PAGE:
The Boys on the Tracks (Don Henry and Kevin Ives case)
On Amazon: Season 1, Episode 5
Of all the segments featured here, this one freaks me out most. After a conductor spots two seemingly lifeless bodies on the tracks ahead, he can’t slow his train down fast enough, and the bodies are horribly mangled.
The victims were two young boys from Arkansas, who we learn were out hunting late at night. (A common-enough Arkansan activity in those days.) An early toxicology report suggested that Don Henry and Kevin Ives had merely passed out on the tracks, oblivious to their doom thanks to all the dope they’d been smoking.
It was a preposterous conclusion that the respective families never bought. Additional investigations showed that the boys weren’t nearly as stoned as originally believed (not that it would’ve mattered), and that the case was indeed a double homicide. They were dead before the train hit them.
I’ve learned through additional research that the boys’ parents not only believe that their sons were murdered, but that there was an active cover-up in the case. In an unreal twist, both Don Henry and Kevin Ives later became part of the immensely controversial Clinton Body Bags list. (At the time of their deaths, Bill Clinton was the governor of Arkansas.)
The case was never solved.
SCARIEST PART: It’s gotta be that reenacted shot of the bodies on the tracks. Ghoulish as the focus was, the wide open wilderness bathed in darkness made it a hundred times worse.
Premonition (Katherine Hobbs case)
On Amazon: Season 1, Episode 16
Katherine Hobbs spent much of her youth holding to an “irrational” belief that she would die before age 16. Her fears turned out to be hauntingly justified. While Katherine did make it to 16, it would be her last birthday.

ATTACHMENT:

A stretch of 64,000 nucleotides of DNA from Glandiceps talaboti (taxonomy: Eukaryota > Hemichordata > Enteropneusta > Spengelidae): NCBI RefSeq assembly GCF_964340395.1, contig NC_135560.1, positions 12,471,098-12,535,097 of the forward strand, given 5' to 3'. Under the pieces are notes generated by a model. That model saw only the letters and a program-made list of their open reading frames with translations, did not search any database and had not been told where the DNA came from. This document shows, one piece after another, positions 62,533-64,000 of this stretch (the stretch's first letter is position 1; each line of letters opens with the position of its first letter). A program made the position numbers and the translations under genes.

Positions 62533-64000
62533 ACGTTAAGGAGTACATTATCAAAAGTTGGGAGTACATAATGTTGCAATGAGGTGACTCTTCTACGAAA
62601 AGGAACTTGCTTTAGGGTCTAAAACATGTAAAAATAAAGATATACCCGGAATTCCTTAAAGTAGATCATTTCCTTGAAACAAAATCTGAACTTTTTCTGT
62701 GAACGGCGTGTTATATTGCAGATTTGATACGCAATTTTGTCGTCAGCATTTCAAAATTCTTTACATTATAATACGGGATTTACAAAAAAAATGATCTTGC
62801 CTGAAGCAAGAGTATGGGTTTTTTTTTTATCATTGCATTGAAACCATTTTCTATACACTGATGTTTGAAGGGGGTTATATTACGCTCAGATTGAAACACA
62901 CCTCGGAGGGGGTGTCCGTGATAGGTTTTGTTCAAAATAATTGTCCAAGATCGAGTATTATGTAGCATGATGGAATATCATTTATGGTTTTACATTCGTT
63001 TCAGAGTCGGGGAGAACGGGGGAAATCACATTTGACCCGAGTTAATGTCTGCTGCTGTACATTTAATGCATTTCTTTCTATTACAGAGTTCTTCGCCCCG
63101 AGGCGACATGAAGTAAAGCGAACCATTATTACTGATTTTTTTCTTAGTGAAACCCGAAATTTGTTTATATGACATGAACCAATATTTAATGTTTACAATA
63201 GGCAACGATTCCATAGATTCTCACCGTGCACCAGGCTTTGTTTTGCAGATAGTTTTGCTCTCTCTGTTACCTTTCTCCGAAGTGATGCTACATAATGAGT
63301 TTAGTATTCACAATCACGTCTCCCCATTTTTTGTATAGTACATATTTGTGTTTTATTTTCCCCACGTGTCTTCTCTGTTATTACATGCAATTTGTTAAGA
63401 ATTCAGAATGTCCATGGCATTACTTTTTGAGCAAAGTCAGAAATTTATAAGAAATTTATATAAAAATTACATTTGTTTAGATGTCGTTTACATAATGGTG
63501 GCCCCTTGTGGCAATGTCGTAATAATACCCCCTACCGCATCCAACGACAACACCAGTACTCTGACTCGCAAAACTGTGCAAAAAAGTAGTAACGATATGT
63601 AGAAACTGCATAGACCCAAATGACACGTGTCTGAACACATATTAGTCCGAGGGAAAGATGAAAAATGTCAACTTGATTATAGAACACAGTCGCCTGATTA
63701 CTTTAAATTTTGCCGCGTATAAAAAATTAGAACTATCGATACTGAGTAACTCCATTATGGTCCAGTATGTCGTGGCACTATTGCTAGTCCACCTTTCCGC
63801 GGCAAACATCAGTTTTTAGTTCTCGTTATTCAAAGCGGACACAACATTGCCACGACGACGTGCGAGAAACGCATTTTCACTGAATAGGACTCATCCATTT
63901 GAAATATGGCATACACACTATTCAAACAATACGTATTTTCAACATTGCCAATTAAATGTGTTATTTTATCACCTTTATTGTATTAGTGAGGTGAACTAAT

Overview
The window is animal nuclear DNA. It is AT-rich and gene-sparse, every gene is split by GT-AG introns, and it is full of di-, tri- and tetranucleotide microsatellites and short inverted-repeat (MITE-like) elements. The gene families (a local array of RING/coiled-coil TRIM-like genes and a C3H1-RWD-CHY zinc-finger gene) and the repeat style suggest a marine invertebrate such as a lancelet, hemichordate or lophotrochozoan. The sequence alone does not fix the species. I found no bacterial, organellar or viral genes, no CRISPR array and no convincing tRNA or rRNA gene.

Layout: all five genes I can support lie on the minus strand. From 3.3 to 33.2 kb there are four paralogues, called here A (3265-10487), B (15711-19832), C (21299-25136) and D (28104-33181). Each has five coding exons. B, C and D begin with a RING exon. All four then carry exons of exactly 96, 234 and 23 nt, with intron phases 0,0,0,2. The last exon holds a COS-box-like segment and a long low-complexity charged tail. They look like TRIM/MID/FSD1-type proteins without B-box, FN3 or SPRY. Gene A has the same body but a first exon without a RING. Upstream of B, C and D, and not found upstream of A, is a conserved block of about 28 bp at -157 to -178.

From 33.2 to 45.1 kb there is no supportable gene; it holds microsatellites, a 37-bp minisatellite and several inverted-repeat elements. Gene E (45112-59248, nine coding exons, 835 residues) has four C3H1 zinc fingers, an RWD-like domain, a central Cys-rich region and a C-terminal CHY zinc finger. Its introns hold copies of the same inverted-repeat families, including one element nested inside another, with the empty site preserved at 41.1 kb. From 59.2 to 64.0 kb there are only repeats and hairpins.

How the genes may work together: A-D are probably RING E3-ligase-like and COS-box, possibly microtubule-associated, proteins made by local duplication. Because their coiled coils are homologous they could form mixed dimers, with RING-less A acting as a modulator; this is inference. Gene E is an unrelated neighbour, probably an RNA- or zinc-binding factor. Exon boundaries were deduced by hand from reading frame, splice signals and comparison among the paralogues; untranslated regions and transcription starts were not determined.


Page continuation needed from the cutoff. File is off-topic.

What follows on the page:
Vanishing into the Vegas night after a trip to the store, it became clear that Katherine had been abducted. Nine days later, her body was found.
Later, an anonymous tipster claimed to have seen the abduction, yet said nothing that could lead police to any suspects. Though it wasn’t part of the original broadcast, Katherine’s death was ultimately attributed to a serial killer who’s since been executed, albeit for an entirely different murder.
What set this case apart was Katherine’s eerie premonition. Her mother later found letters that she’d written to the family — a month before her sixteenth birthday — more or less stating that she knew she was going to die, and that she didn’t want her family to blame themselves.
SCARIEST PART: The anonymous tip, originally left on a police hotline, was played during the broadcast. Whether a legitimate tip or an awful prank, the idea that someone saw Katherine’s abduction and then waited months before saying anything certainly raises suspicion. (And reminds me to lock my doors.)
Thanks for reading. Now go kiss your loved ones and hide under a blanket.
(Or maybe watch the first season of Unsolved Mysteries on Amazon. Your call.)